Technical

Using your own router with BT Infinity

You don’t need to use BT’s supplied home hub with BT Internet.

BT used to supply Infinity customers with two pieces of equipment.

  1. A BT Home Hub (router)
  2. A VDSL (Very-high-bit-rate digital subscriber line) Modem

However, as the technology has improved, BT now supply Infinity customers with a single combined BT Home Hub (5 onwards), which contains both a router and a modem.

The nice thing about the old approach is that it meant it was easier to use your own hardware, which means more control.

Well, the good news is that you can still ditch the BT Home Hub, and use whatever router and modem combo that you like.

You essentially have two options:

Option 1 – A separate VDSL router and modem

This is the option I’ve gone for, and here’s what I did.

Search on ebay for one of these:

bt-openreach-modem

A BT Openreach VDSL modem. This link should get you what you are after.

Then, get yourself the best router that you can afford that supports PPPoE. I’ve gone for the Netgear R6300-100UKS AC1750 Dual Band Wireless Cable Router. It’s awesomely powerful and has killerWiFi. Infact, the WiFi is so good that I’ve ditched my homeplug powerline WiFi boosters (5G ftw).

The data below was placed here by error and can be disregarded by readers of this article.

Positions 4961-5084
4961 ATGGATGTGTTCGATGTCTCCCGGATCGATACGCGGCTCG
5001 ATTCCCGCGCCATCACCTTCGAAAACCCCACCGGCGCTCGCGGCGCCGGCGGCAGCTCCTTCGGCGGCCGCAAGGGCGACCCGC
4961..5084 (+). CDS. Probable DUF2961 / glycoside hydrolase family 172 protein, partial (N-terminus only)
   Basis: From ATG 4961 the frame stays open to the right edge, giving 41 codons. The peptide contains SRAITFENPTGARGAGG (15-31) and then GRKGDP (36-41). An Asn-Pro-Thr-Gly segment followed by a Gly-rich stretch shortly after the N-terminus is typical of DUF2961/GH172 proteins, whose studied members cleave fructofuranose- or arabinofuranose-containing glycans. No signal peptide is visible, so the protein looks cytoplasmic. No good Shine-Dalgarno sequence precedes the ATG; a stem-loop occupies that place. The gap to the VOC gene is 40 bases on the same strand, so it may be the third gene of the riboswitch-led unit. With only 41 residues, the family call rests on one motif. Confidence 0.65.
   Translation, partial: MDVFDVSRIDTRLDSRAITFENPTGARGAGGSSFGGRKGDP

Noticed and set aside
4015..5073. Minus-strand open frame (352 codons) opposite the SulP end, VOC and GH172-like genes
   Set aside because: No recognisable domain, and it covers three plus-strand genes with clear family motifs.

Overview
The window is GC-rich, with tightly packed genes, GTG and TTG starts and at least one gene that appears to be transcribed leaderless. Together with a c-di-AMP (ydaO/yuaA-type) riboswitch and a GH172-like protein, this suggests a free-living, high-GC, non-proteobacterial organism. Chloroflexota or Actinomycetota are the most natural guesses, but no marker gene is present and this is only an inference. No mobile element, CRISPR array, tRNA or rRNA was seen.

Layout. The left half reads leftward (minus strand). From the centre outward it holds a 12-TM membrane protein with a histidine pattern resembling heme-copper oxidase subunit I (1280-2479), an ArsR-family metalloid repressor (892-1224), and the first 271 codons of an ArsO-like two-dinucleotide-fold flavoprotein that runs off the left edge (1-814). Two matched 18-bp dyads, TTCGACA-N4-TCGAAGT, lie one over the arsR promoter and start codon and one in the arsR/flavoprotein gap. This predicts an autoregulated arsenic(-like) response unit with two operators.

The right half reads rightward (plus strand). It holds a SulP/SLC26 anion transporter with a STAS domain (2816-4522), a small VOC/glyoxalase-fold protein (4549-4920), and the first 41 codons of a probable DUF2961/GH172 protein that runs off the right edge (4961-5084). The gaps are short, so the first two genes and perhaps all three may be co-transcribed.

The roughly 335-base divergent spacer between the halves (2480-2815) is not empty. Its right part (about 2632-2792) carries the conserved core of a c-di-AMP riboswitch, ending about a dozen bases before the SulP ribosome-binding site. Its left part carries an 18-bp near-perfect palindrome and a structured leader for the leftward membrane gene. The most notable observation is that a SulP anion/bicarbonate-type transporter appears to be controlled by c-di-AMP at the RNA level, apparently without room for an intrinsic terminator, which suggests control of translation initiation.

To get your internet working, you then just need to do the following.

  1. Connect your VDSL modem into your phone line, via a filter of course
  2. Connect your router to your modem using an ethernet cable
  3. Jump onto your router’s admin page. Enable PPPoE, and set your username to “bthomehub@btbroadband.com”
  4. Browse the internet!

It’s essentially the setup that is described in this diagram, just replace the BT Home Hub with a PPPoE router of your choice:

BT Infinity Setup

Option 2 – A combined VDSL router and modem

You can now get VDSL router and modems. Infact, they are easier to buy than VDSL modems. Here’s a good search listing. The setup will be the same as the above, just without steps 1 & 2, and you will obviously connect the router directly to the phone line.

Conclusion

I would personally go with option 1.

Option 1 gives you much more flexibilty in terms of the physical location of your router. So, rather than it being stuck near your master socket, you can now have the router next to your master socket, and instead have your router somewhere more useful, like right in the middle of the house. All you then need to do is connect the router to the modem using an ethernet cable.

If you have any other tips, please post them in the comments.